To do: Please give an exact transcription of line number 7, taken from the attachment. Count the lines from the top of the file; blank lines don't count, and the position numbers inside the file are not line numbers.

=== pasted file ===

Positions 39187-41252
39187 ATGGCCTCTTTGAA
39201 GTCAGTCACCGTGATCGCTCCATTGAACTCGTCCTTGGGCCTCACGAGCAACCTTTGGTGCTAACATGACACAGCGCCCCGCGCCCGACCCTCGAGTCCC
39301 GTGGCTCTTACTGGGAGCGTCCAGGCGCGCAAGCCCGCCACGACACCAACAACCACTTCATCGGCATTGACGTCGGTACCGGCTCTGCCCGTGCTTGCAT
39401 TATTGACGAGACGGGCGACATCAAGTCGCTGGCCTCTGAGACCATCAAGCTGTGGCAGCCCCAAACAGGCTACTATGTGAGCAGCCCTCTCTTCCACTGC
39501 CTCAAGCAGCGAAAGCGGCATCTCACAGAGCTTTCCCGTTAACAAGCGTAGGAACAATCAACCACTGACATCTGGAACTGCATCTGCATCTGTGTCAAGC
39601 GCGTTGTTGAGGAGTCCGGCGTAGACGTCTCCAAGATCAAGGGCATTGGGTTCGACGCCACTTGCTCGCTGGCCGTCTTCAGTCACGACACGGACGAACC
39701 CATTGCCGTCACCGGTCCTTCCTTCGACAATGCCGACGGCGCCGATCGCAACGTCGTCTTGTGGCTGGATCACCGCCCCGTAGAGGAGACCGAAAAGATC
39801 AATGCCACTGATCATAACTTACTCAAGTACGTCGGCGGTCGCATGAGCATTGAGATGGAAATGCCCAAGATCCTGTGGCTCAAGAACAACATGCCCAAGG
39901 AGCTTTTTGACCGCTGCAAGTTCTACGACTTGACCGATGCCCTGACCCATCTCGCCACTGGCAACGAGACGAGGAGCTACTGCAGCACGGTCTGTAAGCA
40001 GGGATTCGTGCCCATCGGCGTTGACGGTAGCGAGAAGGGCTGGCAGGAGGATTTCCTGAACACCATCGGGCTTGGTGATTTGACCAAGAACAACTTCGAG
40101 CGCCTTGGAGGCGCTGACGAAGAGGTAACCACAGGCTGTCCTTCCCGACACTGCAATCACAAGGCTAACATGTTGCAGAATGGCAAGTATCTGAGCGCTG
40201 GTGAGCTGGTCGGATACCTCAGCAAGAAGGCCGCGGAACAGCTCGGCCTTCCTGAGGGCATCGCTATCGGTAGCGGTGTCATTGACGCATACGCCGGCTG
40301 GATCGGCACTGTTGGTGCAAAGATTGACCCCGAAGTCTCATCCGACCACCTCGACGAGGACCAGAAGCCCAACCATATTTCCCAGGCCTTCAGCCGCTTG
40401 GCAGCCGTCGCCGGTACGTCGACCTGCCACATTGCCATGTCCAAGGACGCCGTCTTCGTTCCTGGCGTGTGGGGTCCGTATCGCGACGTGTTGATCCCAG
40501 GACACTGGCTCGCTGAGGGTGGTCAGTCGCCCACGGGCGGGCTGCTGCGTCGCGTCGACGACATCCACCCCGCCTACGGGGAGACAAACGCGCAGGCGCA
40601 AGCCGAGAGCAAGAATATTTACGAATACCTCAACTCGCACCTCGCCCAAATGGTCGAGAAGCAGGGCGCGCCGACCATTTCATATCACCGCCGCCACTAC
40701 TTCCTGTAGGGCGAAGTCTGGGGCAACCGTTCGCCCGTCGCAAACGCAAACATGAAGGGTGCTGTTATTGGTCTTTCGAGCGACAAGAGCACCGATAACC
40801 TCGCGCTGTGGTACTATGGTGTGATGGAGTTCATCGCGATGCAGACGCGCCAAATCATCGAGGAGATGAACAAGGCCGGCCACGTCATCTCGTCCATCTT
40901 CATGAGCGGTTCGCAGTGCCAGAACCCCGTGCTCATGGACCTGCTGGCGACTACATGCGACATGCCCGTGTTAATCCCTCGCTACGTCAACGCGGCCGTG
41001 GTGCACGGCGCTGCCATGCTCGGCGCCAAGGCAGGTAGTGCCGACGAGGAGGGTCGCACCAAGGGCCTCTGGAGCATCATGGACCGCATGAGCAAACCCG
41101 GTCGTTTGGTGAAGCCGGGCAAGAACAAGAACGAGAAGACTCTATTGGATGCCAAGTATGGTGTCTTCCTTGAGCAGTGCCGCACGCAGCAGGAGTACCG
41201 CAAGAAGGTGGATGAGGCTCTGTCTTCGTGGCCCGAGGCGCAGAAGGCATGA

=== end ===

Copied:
39601 GCGTTGTTGAGGAGTCCGGCGTAGACGTCTCCAAGATCAAGGGCATTGGGTTCGACGCCACTTGCTCGCTGGCCGTCTTCAGTCACGACACGGACGAACC